And, as you can see in the chart to the left, Skyworks’ stock is experiencing some of the same challenges as Qorvo’s, with the good news being that it hasn’t actually “broken down” yet (even if it is not threatening to set new highs in the same way that the likes of NVIDIA’s and NXP’s are, for example). For its first quarter, Skyworks reported revenues of $896.1 million and net income of $257.1 million, or $1.50 per share, as compared to revenues of $972.0 million and net income of $284.9 million, or $1.60 per share, in last year’s first quarter. Though I am not adding more shares to our position this month, this is another case where it will be ok to “buy strength.” SWKS is now a strong buy under $105 and a buy under $120.
SPDR Gold Trust ETF
As has been discussed a number of times over the past several months, with the price of gold continuing to hit new multi-year highs on a regular bases, there really is no way around the fact that the precious metal is currently in an uptrend… and though I am comfortable with our current weightings in both Portfolios, (and am therefore putting capital to work elsewhere this month) if you do not yet have a position in GLD (or are still underweighted), you are encouraged to look at rising gold prices as a reason to buy rather than “wait for a pullback,” as history suggests there could still be plenty of upside left for gold if uncertainly levels on a number of fronts continue to increase rather than diminish. GLD is now a buy under $150.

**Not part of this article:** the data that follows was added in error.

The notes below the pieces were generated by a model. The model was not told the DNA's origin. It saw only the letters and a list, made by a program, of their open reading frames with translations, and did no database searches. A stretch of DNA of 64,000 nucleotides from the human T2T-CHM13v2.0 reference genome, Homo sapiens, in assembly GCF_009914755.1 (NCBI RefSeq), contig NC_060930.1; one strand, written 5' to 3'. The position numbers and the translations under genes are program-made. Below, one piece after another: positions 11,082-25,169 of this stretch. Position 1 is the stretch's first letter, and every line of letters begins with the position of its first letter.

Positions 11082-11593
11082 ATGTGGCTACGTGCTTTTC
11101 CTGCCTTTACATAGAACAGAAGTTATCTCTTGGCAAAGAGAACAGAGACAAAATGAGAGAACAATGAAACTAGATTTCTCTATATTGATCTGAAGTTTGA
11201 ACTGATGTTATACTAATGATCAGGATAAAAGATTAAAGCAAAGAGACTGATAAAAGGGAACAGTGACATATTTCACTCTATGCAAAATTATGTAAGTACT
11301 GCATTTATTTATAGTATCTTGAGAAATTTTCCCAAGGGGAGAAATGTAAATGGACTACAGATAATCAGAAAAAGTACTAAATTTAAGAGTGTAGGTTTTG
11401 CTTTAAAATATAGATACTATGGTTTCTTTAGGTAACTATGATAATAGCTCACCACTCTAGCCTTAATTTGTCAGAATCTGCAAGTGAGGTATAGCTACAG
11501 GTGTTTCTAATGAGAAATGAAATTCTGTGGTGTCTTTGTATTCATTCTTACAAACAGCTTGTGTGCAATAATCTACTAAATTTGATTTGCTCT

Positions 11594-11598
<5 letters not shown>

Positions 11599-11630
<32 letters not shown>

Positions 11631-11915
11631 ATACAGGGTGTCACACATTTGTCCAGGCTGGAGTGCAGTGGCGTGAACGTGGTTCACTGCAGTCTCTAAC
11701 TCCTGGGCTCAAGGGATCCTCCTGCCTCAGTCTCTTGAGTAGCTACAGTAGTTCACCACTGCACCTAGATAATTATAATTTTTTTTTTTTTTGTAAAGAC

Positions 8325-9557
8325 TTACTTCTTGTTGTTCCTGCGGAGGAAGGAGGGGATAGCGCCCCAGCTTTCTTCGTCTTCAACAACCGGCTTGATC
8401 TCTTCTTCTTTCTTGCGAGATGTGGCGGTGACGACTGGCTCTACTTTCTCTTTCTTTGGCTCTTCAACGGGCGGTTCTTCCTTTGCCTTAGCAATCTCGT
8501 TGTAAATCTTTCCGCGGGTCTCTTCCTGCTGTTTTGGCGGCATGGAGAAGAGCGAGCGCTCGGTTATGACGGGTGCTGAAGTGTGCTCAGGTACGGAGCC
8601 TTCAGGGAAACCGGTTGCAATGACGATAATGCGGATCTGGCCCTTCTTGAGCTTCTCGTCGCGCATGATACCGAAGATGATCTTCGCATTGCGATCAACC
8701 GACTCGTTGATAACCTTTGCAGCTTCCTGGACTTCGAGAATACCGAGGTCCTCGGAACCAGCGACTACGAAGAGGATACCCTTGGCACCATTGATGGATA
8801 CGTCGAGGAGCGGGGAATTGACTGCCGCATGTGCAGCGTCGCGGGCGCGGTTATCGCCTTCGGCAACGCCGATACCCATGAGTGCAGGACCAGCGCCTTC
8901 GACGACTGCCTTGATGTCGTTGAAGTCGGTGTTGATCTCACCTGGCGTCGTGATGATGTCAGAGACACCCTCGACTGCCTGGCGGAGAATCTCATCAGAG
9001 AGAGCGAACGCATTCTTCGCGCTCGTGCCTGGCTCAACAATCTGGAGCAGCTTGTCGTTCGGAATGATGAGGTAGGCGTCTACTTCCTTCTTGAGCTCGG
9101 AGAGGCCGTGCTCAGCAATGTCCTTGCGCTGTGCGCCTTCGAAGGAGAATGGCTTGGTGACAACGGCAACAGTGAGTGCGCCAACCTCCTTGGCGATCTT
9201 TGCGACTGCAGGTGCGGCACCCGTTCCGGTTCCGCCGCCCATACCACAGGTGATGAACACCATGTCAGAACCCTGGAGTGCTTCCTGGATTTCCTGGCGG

Tekla Life Sciences Investors
Though HQL’s stock has not yet been able to push into new 52-week high territory, given that the $18-$20 range represents a very significant level of resistance on a longer-term chart, it would be especially encouraging if the stock were to first make it back into that range, and then spend some time trading there while we wait to see what the rest of the market is doing in conjunction with the move. Though I am not adding more shares of this closed-end fund to either Portfolio this month, those of you who are newer to the newsletter and want to be invested in biotech but are a little apprehensive about the potential volatility are encouraged to add a few shares of HQL this month. HQL is a strong buy under $15 and buy under $18.
Walt Disney Co.